Eating disorders are mental health disorders. You can’t simply look at someone & diagnose them. There’s no mold you have to fit to have an eating disorder. Which is why I’m sharing part one of my story.
REAL TALK: just because someone is underweight does not mean they HAVE an eating disorder.
& just because someone is overweight does not mean they DON’T have an eating disorder.
just because you’re male, female, old, young, rich, poor WHATEVER does not exclude you or automatically make you have an eating disorder.
eating disorders are MENTAL health disorders and you can’t simply look at someone and diagnose them. most eating disorders stem from much, MUCH deeper issues than body image.
they’re a coping mechanism stemming from trauma and neglect. from perfectionism and anxiety. they’re the result of someone trying to re-gain control of their lives when the only thing they know how to control is their food and exercise.
there’s no mold you have to fit to have an eating disorder.
Question: what do you think all of the underweight girls looked like BEFORE they fit the “mold” of someone with anorexia? they may or may not have been overweight, but I can guarantee they didn’t start out at the weight they ended up at.
diet culture is messed up. society is ruthless. people are judgement.
a little bit about my story:
i battled “disordered eating” in college. so what is that exactly? here’s what i mean…
i had to take a test to see if i had an eating disorder in college… like a 20 question questionnaire (seems legit.. right? HA.) and guess what? i passed. i didn’t meet all of the “requirements” to have an eating disorder. i was put in the “yellow” so basically i had disordered eating behaviors but not enough to need help.
i needed help. and i needed lots of it.
i was 100% consumed with food, calories, exercise, restricting and obsessing over being “healthy”. i was cancelling plans, afraid of social dinners/gatherings, would FREAK if i couldn’t get to the gym + constantly restricted calories in preparation that a situation would came up later that i would need to eat at. I had a mental “good food”, “bad food” list (guys… lemme just say, food does NOT have moral value!) and i was scared of those foods on the bad list. like, REALLY scared.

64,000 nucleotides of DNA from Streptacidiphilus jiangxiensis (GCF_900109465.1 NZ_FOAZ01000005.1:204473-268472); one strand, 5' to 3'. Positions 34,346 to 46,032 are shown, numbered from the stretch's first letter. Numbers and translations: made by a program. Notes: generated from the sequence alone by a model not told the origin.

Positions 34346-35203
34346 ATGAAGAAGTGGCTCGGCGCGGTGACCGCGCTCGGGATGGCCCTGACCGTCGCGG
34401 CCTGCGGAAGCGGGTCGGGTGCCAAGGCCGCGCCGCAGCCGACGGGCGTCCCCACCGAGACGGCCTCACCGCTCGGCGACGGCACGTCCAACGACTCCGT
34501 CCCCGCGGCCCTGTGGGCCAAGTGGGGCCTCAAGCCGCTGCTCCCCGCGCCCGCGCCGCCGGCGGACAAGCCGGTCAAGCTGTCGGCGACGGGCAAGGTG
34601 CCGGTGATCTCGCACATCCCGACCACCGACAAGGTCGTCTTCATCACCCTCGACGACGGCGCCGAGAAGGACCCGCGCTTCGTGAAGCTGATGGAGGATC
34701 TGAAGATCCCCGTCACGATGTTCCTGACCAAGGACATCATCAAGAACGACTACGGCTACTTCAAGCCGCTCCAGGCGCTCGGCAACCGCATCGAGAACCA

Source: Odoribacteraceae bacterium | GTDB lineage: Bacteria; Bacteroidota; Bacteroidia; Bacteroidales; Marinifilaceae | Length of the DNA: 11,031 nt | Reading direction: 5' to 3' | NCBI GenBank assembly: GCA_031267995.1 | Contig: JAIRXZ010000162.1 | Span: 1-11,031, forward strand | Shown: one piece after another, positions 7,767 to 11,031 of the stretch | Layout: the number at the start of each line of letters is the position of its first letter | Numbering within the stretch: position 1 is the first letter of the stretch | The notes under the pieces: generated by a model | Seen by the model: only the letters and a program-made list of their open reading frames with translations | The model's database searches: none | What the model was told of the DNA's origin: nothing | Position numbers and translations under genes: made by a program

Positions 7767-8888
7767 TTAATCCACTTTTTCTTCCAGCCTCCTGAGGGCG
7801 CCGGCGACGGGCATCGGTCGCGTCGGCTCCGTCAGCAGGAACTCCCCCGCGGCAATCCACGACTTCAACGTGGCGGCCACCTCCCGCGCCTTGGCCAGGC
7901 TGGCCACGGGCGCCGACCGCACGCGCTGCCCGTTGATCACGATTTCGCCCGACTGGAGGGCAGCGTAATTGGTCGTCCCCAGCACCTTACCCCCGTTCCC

I had a BMI of 20 when i took the test. so this made me the perfect picture of health… on paper.
I was super toned, told i was “bod goals”, asked repeatedly for my workout routine + what my diet was. ( that’s actually why i started this blog )
Obviously I would lie. there’s no way I was going to be like “oh i’m just eat x amount of calories and burning x amount of calories everyday through overexercising! Also, say goodbye to any social life and enjoy the anxiety that comes around food! :)”
It wasn’t fun.
BUT — it didn’t start off like this.
It actually did start off fun. Really fun! I was super fit, toned and at my ideal weight. I was learning more and more about the subjects i still love to this day (nutrition, food + fitness) and feeling great.
It’s when i started taking the knowledge i was learning in school and abusing it that things went south.
Since I was told i didn’t have an eating disorder by a DOCTOR, I figured I would just restrict some more, work out some more, continue to manipulate my body in all the ways i was learning… and guess what? It worked. I lost about 15 more pounds.
This put me at a BMI of around 17.5. *For reference, anything under 18.5 is considered underweight.
Um hi doc.. can i get qualified as an eating disorder patient now?
I maintained that weight for around a year and a half or so. A year and a half of torturing myself, living in extreme anxiety, hiding secrets from people and feeling more alone than ever. My eating disorder became my friend. It’s what I would focus on day in and day out. It kept me occupied and I was PRAISED for it!
People STILL wanted to look like me!
When I look back at pictures, i’m shocked. I don’t even want to look like the old me. It just shows you how messed up diet culture is.